Eternal Ring marks From Software's first attempt at the first-person action-RPG genre for the PlayStation 2. Like From's other titles, it's being published in the US by Agetec. The game's opening sequence begins with the main character - an adventurer named Cain Morgan - walking through a palace surrounded by water. He notices a glowing object on one of the pedestals and picks up a ring. A dragon immediately swoops down out of the sky, preparing to attack. Cain raises his arms high above his head to ward it off, and the ring blasts the dragon with tremendous force, destroying it utterly. Yes, you're going to want to get more of these rings.
The game itself begins with a narration introducing the character Cain and a background story using a series of pictures that are drawn in a style reminiscent of medieval art. After the narration, you see Cain on a sailboat heading toward an island. Cain and the boatman begin a brief conversation, which you expect to be voiced-over since the narration featured voice, but unfortunately they aren't. Instead you just see characters opening their mouths and moving their lips as the dialogue text scrolls on the bottom of the screen. Despite some lackluster sound effects and the absence of voice-overs, the game's soundtrack does manage to set the appropriate mood and atmosphere for the game.
Eternal Ring runs at a faster frame rate than From Software's previous first-person RPGs (King's Field, King's Field II, and Shadow Tower), which clocked in at 15 to 20 frames per second. In the beginning, your movement is relatively slow, but once you obtain a special object from the first boss, you're able to move faster, and the rate becomes satisfactory.
The graphics in Eternal Ring are a leap from its PlayStation predecessors, but there is still room for improvement. Considering that some of the most recent PS titles (such as Vagrant Story) have been visual marvels, one can't help noticing that the graphics on this PS2 game could've been better. For instance, the faces on many of the characters are very plain. On the other hand, the environments, though not incredibly populated, are really well done. The waterfall inside the caverns and the transitions from daytime to sunset to nightfall really are very impressive looking. The biggest mistake in the game's graphics is the collision detection. When enemies throw projectiles like a stone or even magic spells, your instinct is to hide behind a wall or an object to avoid getting hit. Unfortunately, these projectiles or magic spells go through walls, so you still get hit by them. If you have played From Software's previous first-person RPGs, you'll have an idea as to how Eternal Ring plays - for the most part. The game uses a first-person perspective, and you, as Cain, use a variety of weapons and magic spells to defeat your foes, though more of the latter than the former since the only weapons in this game are swords and you will not come across a whole lot of them. Instead, the game focuses more on the usage of magical spells. While you had a gauge for both weapons and magic spells in King's Field, only magic spells are available in Eternal Ring. The gauge indicates the charge time to cast spells. Magic spells can be obtained by equipping up to ten rings. More than 120 different kinds of spells can be created by producing different combinations of the rings' elemental jewels. Other rings may not provide you with magic spells but instead may enhance your abilities, such as increasing your stats. There are countless combinations for creating rings that have magic spells, and you could spend endless hours trying to complete the entire set. In that sense, there is potential for replay value. The Dual Shock 2 controller features analog buttons, including the D-pad. The default setting in the game has the analog buttons turned off, and the sensitivity is on five (on a scale of one to ten). It's really quite necessary to have the analog button turned on and the sensitivity at one. This makes movements much smoother and faster during gameplay, and you don't have to press the buttons as hard as you do in the default setting. Tapping the attack button during a fight supposedly induces lesser damage compared with pressing the attack button, but the difference was hardly noticeable.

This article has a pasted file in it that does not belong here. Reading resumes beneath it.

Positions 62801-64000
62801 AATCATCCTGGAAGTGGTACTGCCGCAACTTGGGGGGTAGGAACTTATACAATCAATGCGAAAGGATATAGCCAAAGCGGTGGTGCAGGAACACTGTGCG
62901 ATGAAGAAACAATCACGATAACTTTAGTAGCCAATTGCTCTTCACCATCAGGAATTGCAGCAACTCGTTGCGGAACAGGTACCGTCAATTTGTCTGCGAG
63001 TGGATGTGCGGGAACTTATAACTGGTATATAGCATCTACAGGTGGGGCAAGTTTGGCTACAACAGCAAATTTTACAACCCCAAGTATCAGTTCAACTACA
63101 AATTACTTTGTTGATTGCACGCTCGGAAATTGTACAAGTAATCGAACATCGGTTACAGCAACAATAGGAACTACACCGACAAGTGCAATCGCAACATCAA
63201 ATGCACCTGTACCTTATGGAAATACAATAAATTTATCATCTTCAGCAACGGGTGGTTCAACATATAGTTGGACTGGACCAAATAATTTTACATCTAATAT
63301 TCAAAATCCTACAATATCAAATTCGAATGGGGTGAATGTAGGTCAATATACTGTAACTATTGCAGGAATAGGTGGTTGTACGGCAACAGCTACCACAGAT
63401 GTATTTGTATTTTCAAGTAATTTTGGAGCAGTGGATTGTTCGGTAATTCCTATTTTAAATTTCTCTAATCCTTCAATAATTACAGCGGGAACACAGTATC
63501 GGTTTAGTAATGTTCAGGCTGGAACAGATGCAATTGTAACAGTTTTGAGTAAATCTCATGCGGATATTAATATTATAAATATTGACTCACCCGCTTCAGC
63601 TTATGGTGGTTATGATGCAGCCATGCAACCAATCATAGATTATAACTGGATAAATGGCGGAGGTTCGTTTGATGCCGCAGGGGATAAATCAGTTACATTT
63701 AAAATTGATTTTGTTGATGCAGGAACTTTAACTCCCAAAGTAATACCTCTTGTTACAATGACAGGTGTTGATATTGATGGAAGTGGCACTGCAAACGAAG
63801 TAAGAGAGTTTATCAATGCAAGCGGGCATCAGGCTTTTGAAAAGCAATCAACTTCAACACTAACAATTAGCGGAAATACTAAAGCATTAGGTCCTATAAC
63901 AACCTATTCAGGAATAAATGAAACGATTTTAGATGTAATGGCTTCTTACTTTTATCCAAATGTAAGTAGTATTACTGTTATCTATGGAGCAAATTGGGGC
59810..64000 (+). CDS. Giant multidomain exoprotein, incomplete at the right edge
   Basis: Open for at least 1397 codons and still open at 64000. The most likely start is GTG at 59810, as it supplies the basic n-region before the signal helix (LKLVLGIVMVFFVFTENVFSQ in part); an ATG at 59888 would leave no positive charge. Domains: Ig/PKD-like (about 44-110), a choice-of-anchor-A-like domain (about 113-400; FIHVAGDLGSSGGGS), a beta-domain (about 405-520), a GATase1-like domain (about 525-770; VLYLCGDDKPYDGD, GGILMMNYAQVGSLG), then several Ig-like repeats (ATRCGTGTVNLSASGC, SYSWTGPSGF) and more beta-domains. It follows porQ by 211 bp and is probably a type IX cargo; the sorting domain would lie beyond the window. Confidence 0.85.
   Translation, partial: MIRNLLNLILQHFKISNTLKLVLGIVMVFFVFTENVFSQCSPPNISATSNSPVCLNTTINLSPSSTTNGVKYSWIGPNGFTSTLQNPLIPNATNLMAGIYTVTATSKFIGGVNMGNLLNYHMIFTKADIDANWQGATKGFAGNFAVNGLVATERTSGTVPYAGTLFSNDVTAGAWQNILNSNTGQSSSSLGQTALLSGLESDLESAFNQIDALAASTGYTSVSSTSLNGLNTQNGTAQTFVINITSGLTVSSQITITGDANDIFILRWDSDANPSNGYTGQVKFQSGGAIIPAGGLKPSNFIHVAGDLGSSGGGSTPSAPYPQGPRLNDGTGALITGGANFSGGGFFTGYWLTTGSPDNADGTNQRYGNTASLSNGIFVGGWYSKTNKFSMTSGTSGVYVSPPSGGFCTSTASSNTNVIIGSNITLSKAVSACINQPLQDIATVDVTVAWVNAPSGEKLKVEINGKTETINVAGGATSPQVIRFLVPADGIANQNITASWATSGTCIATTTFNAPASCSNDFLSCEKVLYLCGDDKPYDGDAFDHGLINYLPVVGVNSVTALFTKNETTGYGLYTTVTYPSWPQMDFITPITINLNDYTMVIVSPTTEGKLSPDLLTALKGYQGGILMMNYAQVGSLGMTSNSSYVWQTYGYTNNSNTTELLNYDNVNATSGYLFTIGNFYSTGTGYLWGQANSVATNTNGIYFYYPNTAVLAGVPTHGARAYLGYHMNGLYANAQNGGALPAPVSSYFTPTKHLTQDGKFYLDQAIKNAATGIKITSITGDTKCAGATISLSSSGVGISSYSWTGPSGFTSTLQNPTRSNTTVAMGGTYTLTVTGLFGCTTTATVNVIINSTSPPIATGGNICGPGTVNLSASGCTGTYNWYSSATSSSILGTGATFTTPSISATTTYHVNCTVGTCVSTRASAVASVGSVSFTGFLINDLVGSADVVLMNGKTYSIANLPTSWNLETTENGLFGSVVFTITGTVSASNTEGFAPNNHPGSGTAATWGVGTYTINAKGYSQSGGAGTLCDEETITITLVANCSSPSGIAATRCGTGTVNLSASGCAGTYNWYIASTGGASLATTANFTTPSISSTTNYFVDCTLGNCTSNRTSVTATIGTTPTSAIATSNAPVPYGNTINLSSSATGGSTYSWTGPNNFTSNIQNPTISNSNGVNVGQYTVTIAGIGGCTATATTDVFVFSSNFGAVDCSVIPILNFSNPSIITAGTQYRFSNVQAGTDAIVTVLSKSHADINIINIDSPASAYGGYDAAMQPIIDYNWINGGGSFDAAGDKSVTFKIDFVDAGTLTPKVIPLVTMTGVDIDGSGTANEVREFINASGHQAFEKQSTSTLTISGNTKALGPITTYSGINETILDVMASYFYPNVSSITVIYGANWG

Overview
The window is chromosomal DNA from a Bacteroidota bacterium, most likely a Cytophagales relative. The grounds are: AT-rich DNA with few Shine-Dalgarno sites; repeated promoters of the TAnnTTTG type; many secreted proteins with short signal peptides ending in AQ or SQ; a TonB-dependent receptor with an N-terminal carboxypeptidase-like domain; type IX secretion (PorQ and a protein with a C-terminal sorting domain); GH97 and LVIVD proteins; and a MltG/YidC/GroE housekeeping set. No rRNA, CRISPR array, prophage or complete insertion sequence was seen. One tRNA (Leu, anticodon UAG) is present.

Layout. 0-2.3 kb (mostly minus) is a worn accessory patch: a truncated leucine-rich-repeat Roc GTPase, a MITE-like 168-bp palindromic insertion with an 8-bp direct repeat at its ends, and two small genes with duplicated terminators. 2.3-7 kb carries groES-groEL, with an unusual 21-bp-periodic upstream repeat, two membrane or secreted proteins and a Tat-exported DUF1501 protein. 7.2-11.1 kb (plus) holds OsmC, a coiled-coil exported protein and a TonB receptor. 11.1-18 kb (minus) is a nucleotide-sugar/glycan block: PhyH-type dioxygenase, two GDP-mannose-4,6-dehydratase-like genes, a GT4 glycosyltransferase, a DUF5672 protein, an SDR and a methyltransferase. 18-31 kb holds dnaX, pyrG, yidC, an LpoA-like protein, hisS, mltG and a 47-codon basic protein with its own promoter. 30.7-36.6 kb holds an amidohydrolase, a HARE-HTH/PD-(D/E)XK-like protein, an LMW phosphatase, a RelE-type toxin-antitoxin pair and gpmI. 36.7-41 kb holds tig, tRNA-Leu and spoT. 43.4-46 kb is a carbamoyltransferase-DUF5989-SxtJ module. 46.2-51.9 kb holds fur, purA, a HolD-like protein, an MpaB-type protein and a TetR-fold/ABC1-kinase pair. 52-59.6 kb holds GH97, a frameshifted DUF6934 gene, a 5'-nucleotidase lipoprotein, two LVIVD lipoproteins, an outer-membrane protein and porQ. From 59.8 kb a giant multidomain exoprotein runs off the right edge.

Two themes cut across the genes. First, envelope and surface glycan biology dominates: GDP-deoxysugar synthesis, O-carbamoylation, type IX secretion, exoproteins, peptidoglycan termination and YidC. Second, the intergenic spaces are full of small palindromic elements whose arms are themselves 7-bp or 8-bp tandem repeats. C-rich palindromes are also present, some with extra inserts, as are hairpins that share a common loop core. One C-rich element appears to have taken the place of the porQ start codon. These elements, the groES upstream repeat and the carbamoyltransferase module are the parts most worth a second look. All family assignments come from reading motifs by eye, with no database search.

The gameplay has not changed much since the creation of King's Field, and if you are an expert at the game, then the usual routine of strafing around enemies in a circle and slashing enemies as you approach them still works in Eternal Ring. If you have experience with previous From Software titles, you will probably finish the game in ten to 15 hours. As you may expect from this genre developed by From Software, there is a good story integrated into the game, but somehow your character, Cain, lacks personality and the ability to interact with the rest of the characters in the game. For instance, in one case Cain watches a man getting killed by a monster and doesn't react in any way.
Eternal Ring is definitely a leap from its previous title Shadow Tower and is promising what King's Field IV may offer in the future, but it's certainly not the type of game that pleases every player. Avid fans of King's Field and Shadow Tower will likely love Eternal Ring, but others may want to try the game out first.